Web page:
Reducing class size and shaking up grading systems could help close the gender gap in professional schools, suggests new research in the Journal of Legal Studies. Authors Daniel Ho and Mark Kelman, both professors of law at Stanford University, say that common professional school pedagogies, such as the Socratic and adversarial methods, may put women at a disadvantage when class sizes are big. In their study, Ho and Kelman analyzed 15,689 grades assigned by 91 instructors to 1,897 students from 2001-12.
During the first part of that time period, from 2001-08, women earned grades that were 0.05 grade-point-average points lower than those for men. But in the data from 2008-12, when Stanford adopted a lower-pressure “honors and pass” grading system, the gender gap disappeared across all classes. That change didn't just reflect "masked" grade differences under the new system, the authors determined through a kind of "shadow" grade analysis of pre-2008 data -- women were really doing better. And in a mandatory class whose size was shrunk and instruction was made more “simulation-intensive,” involving more student interaction and participation, the gender gap was reversed.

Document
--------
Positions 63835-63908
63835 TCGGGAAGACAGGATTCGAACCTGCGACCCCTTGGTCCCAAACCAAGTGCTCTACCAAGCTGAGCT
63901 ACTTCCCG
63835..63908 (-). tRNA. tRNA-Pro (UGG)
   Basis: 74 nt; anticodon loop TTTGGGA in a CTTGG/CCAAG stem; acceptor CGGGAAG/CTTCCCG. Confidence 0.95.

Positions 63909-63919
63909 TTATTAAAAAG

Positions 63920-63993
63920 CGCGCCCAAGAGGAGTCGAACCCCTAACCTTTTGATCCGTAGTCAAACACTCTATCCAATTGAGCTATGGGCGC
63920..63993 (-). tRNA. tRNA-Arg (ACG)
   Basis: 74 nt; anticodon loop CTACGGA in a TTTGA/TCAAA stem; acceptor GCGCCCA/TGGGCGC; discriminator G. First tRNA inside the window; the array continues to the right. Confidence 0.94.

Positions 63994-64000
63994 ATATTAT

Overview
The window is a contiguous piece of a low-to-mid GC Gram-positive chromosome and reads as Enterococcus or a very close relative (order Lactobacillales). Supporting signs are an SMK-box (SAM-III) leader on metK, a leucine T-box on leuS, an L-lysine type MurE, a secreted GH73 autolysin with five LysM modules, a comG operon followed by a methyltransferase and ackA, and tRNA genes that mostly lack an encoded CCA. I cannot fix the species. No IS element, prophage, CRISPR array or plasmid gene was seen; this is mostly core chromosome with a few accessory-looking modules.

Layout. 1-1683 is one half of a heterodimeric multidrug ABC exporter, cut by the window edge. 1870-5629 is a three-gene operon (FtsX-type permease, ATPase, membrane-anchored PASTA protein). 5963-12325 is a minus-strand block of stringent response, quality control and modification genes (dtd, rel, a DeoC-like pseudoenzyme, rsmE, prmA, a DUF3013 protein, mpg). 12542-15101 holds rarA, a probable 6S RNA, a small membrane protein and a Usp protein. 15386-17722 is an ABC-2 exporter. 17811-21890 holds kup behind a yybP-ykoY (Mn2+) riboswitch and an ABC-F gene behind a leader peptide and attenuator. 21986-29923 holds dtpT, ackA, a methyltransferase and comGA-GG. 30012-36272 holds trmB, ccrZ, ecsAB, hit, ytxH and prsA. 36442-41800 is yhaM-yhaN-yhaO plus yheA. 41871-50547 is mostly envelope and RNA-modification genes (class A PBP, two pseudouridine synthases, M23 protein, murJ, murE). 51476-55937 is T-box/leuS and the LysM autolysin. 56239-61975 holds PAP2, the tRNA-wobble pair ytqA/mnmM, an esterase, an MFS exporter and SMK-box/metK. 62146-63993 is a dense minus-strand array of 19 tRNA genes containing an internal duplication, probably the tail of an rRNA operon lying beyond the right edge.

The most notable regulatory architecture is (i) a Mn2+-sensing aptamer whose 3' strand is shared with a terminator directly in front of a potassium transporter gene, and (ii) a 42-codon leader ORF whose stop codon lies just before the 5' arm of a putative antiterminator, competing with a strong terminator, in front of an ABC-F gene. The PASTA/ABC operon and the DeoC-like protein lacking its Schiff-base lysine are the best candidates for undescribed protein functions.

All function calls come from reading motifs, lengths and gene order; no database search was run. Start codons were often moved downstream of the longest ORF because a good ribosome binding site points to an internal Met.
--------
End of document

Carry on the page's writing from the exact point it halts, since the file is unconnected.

Although the original gender gap was relatively small, the authors say, it’s statistically significant when students hit the law job market. For example, they say, a GPA increase from 3.6 to 3.65 is associated with a 7 percent higher chance of landing a federal appellate clerkship. Kelman said that the study refutes a common assumption that performance is predetermined by "fixed" student traits. "To me, the most important finding is the most general one: gender inequality is sensitive to pedagogy," he said via email. "I think this fact is more significant than the particular pedagogical mechanisms that were in play here at Stanford."
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